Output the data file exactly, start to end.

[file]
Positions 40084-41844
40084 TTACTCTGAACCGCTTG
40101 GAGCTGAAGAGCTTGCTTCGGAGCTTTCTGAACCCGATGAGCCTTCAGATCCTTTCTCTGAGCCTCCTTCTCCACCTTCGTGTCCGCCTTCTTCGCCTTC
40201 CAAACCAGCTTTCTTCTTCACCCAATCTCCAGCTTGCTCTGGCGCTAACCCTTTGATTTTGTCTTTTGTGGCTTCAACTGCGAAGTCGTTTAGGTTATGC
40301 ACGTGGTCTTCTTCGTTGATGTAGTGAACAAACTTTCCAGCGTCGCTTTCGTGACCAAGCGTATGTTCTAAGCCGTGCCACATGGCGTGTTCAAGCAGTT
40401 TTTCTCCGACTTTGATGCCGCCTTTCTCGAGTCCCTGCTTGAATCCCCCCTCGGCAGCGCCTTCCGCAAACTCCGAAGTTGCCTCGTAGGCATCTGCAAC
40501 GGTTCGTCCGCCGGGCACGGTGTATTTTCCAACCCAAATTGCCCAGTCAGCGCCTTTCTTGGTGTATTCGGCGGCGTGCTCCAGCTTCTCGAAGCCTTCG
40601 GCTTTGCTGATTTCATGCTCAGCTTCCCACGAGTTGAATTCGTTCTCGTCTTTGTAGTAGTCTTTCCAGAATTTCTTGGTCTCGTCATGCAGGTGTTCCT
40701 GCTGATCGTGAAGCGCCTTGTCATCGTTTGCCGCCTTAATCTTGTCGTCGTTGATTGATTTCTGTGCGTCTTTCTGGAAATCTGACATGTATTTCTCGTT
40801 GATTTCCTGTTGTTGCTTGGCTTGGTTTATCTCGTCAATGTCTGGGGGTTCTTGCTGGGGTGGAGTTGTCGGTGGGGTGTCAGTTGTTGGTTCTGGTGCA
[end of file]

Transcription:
Positions 40084-41844
40084 TTACTCTGAACCGCTTG
40101 GAGCTGAAGAGCTTGCTTCGGAGCTTTCTGAACCCGATGAGCCTTCAGATCCTTTCTCTGAGCCTCCTTCTCCACCTTCGTGTCCGCCTTCTTCGCCTTC
40201 CAAACCAGCTTTCTTCTTCACCCAATCTCCAGCTTGCTCTGGCGCTAACCCTTTGATTTTGTCTTTTGTGGCTTCAACTGCGAAGTCGTTTAGGTTATGC
40301 ACGTGGTCTTCTTCGTTGATGTAGTGAACAAACTTTCCAGCGTCGCTTTCGTGACCAAGCGTATGTTCTAAGCCGTGCCACATGGCGTGTTCAAGCAGTT
40401 TTTCTCCGACTTTGATGCCGCCTTTCTCGAGTCCCTGCTTGAATCCCCCCTCGGCAGCGCCTTCCGCAAACTCCGAAGTTGCCTCGTAGGCATCTGCAAC
40501 GGTTCGTCCGCCGGGCACGGTGTATTTTCCAACCCAAATTGCCCAGTCAGCGCCTTTCTTGGTGTATTCGGCGGCGTGCTCCAGCTTCTCGAAGCCTTCG
40601 GCTTTGCTGATTTCATGCTCAGCTTCCCACGAGTTGAATTCGTTCTCGTCTTTGTAGTAGTCTTTCCAGAATTTCTTGGTCTCGTCATGCAGGTGTTCCT
40701 GCTGATCGTGAAGCGCCTTGTCATCGTTTGCCGCCTTAATCTTGTCGTCGTTGATTGATTTCTGTGCGTCTTTCTGGAAATCTGACATGTATTTCTCGTT
40801 GATTTCCTGTTGTTGCTTGGCTTGGTTTATCTCGTCAATGTCTGGGGGTTCTTGCTGGGGTGGAGTTGTCGGTGGGGTGTCAGTTGTTGGTTCTGGTGCA